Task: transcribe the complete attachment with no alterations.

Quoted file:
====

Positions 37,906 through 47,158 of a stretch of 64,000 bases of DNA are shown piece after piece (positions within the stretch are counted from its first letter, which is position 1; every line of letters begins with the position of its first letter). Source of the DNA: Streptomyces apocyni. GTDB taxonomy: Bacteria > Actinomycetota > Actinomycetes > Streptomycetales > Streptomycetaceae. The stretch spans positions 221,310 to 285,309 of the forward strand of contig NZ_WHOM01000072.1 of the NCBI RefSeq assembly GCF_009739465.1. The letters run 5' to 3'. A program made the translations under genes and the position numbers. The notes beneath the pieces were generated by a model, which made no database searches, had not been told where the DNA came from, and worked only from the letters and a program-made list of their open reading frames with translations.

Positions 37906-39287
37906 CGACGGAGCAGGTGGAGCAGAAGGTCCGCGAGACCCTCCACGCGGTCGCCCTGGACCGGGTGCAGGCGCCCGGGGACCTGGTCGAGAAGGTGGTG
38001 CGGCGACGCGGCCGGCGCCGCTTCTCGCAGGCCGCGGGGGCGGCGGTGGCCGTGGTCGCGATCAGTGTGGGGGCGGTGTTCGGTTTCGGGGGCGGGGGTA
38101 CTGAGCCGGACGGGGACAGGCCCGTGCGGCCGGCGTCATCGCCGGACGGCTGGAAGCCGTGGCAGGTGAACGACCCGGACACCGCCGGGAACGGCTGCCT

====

Positions 37,906 through 47,158 of a stretch of 64,000 bases of DNA are shown piece after piece (positions within the stretch are counted from its first letter, which is position 1; every line of letters begins with the position of its first letter). Source of the DNA: Streptomyces apocyni. GTDB taxonomy: Bacteria > Actinomycetota > Actinomycetes > Streptomycetales > Streptomycetaceae. The stretch spans positions 221,310 to 285,309 of the forward strand of contig NZ_WHOM01000072.1 of the NCBI RefSeq assembly GCF_009739465.1. The letters run 5' to 3'. A program made the translations under genes and the position numbers. The notes beneath the pieces were generated by a model, which made no database searches, had not been told where the DNA came from, and worked only from the letters and a program-made list of their open reading frames with translations.

Positions 37906-39287
37906 CGACGGAGCAGGTGGAGCAGAAGGTCCGCGAGACCCTCCACGCGGTCGCCCTGGACCGGGTGCAGGCGCCCGGGGACCTGGTCGAGAAGGTGGTG
38001 CGGCGACGCGGCCGGCGCCGCTTCTCGCAGGCCGCGGGGGCGGCGGTGGCCGTGGTCGCGATCAGTGTGGGGGCGGTGTTCGGTTTCGGGGGCGGGGGTA
38101 CTGAGCCGGACGGGGACAGGCCCGTGCGGCCGGCGTCATCGCCGGACGGCTGGAAGCCGTGGCAGGTGAACGACCCGGACACCGCCGGGAACGGCTGCCT